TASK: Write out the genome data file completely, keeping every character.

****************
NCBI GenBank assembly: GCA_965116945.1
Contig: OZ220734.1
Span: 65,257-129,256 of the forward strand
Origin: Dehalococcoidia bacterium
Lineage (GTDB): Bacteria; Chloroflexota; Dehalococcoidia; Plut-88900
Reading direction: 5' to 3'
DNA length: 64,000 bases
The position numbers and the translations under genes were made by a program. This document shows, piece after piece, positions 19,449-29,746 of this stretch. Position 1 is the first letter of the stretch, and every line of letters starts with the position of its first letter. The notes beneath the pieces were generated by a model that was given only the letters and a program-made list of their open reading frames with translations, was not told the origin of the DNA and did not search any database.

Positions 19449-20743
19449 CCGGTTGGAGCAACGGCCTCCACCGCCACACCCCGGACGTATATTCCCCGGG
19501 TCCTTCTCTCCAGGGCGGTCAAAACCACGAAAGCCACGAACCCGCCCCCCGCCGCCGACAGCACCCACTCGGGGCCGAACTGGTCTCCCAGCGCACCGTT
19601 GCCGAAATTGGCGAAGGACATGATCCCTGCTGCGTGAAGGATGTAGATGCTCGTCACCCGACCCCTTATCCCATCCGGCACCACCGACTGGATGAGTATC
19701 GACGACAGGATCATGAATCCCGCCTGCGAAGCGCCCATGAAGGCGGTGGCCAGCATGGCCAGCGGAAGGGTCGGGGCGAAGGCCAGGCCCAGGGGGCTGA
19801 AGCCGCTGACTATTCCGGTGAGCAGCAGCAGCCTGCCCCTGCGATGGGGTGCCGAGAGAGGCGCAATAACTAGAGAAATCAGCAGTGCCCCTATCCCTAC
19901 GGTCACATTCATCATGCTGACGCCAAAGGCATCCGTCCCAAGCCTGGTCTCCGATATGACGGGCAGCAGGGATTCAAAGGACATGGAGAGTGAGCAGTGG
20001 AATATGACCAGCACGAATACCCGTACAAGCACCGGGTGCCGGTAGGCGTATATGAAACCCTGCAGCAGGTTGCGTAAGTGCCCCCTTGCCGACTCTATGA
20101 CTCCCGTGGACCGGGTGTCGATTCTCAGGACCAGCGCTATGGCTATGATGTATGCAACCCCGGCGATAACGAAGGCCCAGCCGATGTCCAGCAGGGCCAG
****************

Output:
NCBI GenBank assembly: GCA_965116945.1
Contig: OZ220734.1
Span: 65,257-129,256 of the forward strand
Origin: Dehalococcoidia bacterium
Lineage (GTDB): Bacteria; Chloroflexota; Dehalococcoidia; Plut-88900
Reading direction: 5' to 3'
DNA length: 64,000 bases
The position numbers and the translations under genes were made by a program. This document shows, piece after piece, positions 19,449-29,746 of this stretch. Position 1 is the first letter of the stretch, and every line of letters starts with the position of its first letter. The notes beneath the pieces were generated by a model that was given only the letters and a program-made list of their open reading frames with translations, was not told the origin of the DNA and did not search any database.

Positions 19449-20743
19449 CCGGTTGGAGCAACGGCCTCCACCGCCACACCCCGGACGTATATTCCCCGGG
19501 TCCTTCTCTCCAGGGCGGTCAAAACCACGAAAGCCACGAACCCGCCCCCCGCCGCCGACAGCACCCACTCGGGGCCGAACTGGTCTCCCAGCGCACCGTT
19601 GCCGAAATTGGCGAAGGACATGATCCCTGCTGCGTGAAGGATGTAGATGCTCGTCACCCGACCCCTTATCCCATCCGGCACCACCGACTGGATGAGTATC
19701 GACGACAGGATCATGAATCCCGCCTGCGAAGCGCCCATGAAGGCGGTGGCCAGCATGGCCAGCGGAAGGGTCGGGGCGAAGGCCAGGCCCAGGGGGCTGA
19801 AGCCGCTGACTATTCCGGTGAGCAGCAGCAGCCTGCCCCTGCGATGGGGTGCCGAGAGAGGCGCAATAACTAGAGAAATCAGCAGTGCCCCTATCCCTAC
19901 GGTCACATTCATCATGCTGACGCCAAAGGCATCCGTCCCAAGCCTGGTCTCCGATATGACGGGCAGCAGGGATTCAAAGGACATGGAGAGTGAGCAGTGG
20001 AATATGACCAGCACGAATACCCGTACAAGCACCGGGTGCCGGTAGGCGTATATGAAACCCTGCAGCAGGTTGCGTAAGTGCCCCCTTGCCGACTCTATGA
20101 CTCCCGTGGACCGGGTGTCGATTCTCAGGACCAGCGCTATGGCTATGATGTATGCAACCCCGGCGATAACGAAGGCCCAGCCGATGTCCAGCAGGGCCAG